AP Fact Check: Trump’s Errant Views on Voting, Biden Miscues

President Donald Trump takes questions as he speaks during a news conference in the James Brady Press Briefing Room at the White House, Friday, Sept. 4, 2020, in Washington. (AP Photo/Evan Vucci)

WASHINGTON (AP) — President Donald Trump has been putting forth convoluted guidance to his supporters on submitting double votes in the November election, an act that would be illegal and risk public safety in the pandemic.

In a week filled with fabrication, half-truths and misrepresentation, he also wrongly took full credit for veterans improvements that were underway before he took office.

He said he never called John McCain a loser — he did — and also distorted events in Kenosha, Wisconsin.

Meanwhile, Democratic rival Joe Biden falsely claimed to have been the first person to have called for the use of emergency production powers in the pandemic, and he tried to shed light on the history of the incandescent bulb, but was a bit hazy.


A look at recent claims and reality:

November Election

TRUMP: “So you sign your ballot and mail it in, just mail it … On election day or early voting, go to your polling place, even though you’ve mailed it in, go to your polling place to see whether or not your mail-in vote has been tabulated or counted. … So if it hasn’t been counted, if it doesn’t show up, go and vote. And then if your mail-in ballot arrives after you vote, which it shouldn’t, but possibly it could, perhaps. That ballot will not be used … So send it in and then see, and then vote, and let’s see what happens.” — North Carolina tele-rally on Friday.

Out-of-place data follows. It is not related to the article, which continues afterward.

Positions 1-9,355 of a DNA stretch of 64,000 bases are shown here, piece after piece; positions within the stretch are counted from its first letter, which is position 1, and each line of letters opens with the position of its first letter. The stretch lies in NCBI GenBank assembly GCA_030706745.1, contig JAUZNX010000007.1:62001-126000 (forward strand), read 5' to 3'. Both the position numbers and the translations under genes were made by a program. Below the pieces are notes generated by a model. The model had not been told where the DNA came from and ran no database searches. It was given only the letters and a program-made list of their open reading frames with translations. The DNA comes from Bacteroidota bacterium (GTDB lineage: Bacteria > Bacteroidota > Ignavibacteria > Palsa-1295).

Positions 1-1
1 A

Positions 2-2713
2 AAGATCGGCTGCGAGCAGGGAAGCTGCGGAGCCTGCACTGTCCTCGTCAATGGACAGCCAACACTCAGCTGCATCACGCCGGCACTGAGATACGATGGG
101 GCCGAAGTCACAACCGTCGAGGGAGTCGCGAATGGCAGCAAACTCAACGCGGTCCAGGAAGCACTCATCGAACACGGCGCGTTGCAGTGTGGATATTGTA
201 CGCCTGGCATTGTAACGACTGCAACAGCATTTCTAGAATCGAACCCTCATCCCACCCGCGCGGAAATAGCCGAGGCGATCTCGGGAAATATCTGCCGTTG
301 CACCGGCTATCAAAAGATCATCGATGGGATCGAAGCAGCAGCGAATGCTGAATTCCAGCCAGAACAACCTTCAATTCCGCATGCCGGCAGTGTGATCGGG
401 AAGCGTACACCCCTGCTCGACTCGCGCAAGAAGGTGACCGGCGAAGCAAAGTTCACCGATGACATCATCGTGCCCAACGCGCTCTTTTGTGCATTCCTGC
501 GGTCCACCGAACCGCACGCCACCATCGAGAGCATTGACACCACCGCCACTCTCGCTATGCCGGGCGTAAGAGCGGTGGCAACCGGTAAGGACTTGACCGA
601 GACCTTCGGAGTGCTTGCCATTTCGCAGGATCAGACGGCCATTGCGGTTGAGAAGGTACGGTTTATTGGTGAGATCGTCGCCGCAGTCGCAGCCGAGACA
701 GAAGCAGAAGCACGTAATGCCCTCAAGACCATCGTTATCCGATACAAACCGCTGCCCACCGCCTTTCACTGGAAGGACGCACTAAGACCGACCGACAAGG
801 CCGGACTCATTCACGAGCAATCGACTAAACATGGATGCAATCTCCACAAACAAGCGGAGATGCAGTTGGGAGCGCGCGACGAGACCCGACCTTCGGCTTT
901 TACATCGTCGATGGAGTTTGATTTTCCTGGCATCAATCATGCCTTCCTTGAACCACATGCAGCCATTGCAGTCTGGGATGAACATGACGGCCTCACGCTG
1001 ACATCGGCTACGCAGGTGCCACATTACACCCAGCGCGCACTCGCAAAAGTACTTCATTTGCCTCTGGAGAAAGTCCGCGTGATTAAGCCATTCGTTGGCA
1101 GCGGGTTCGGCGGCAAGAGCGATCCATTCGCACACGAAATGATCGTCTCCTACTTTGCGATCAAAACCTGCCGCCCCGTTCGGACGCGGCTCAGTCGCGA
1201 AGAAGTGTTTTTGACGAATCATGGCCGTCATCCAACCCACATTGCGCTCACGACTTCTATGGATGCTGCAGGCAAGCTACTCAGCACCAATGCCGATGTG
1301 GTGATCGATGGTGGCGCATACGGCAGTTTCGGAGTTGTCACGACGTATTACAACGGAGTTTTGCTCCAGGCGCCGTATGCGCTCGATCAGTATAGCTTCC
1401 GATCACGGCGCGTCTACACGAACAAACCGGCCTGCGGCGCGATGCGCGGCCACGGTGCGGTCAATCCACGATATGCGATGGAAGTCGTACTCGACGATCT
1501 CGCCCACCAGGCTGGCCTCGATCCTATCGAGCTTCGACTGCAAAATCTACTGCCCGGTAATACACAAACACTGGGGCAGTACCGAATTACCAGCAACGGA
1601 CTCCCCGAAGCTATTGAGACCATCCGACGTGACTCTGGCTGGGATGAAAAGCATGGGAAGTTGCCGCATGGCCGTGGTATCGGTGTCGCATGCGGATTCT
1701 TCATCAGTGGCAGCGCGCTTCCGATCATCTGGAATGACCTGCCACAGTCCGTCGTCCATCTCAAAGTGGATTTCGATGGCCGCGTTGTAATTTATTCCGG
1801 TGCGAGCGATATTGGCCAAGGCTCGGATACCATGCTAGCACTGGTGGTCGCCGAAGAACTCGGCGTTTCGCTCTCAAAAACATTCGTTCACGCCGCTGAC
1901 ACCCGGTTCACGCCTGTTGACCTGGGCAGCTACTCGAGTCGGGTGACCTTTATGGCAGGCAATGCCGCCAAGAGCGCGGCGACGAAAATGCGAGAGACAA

TRUMP: “Send in your ballots, send them in strong … And you send them in, but you go to vote. If they haven’t counted it, you can vote.” — interview Wednesday with WECT TV6 in Wilmington, North Carolina.

THE FACTS: To be clear, it is illegal in all 50 states and under federal law to vote twice in an election.

Election officials also advise people against heading to the polls to check on their mail-in ballots and then attempting to cast another ballot if there isn’t full verification, saying it will cause unnecessary chaos, long waits and health dangers in the pandemic.

Contrary to what Trump suggests, information on whether a ballot has been counted is typically not available right away. In several states, absentee ballots aren’t even counted until after polls close. What can be checked is whether an absentee ballot has been received, and in some cases, whether it has passed a security review and will be submitted for counting.

A flood of voters showing up on Nov. 3 to check the status of their ballots would mean even more disruption, election officials say.

Karen Brinson Bell, executive director of the North Carolina State Board of Elections, said the board “strongly discourages” people from following the president’s guidance. “That is not necessary, and it would lead to longer lines and the possibility of spreading COVID-19,” she said in a statement.

Brinson Bell added: “Attempting to vote twice in an election or soliciting someone to do so also is a violation of North Carolina law.”

Many states offer ways for voters to verify the status of their ballot online that provide information on when an absentee ballot request has been received, when a ballot has been sent, when the ballot has been received by a local election office and whether it has passed the security review and been accepted. These are typically available on the website of the state election board or the secretary of state.

Voters in the few states that don’t provide this information online have the option to call their local election office.

TRUMP: “Also, I never called John a loser and swear on whatever, or whoever, I was asked to swear on, that I never called our great fallen soldiers anything other than HEROES.” — tweet Thursday.

THE FACTS: He called McCain a loser.

In addition, The Associated Press has confirmed many of the comments Trump was reported by The Atlantic to have made disparaging fallen or captured U.S. service members, such as his description of the American dead in a military graveyard as “losers.”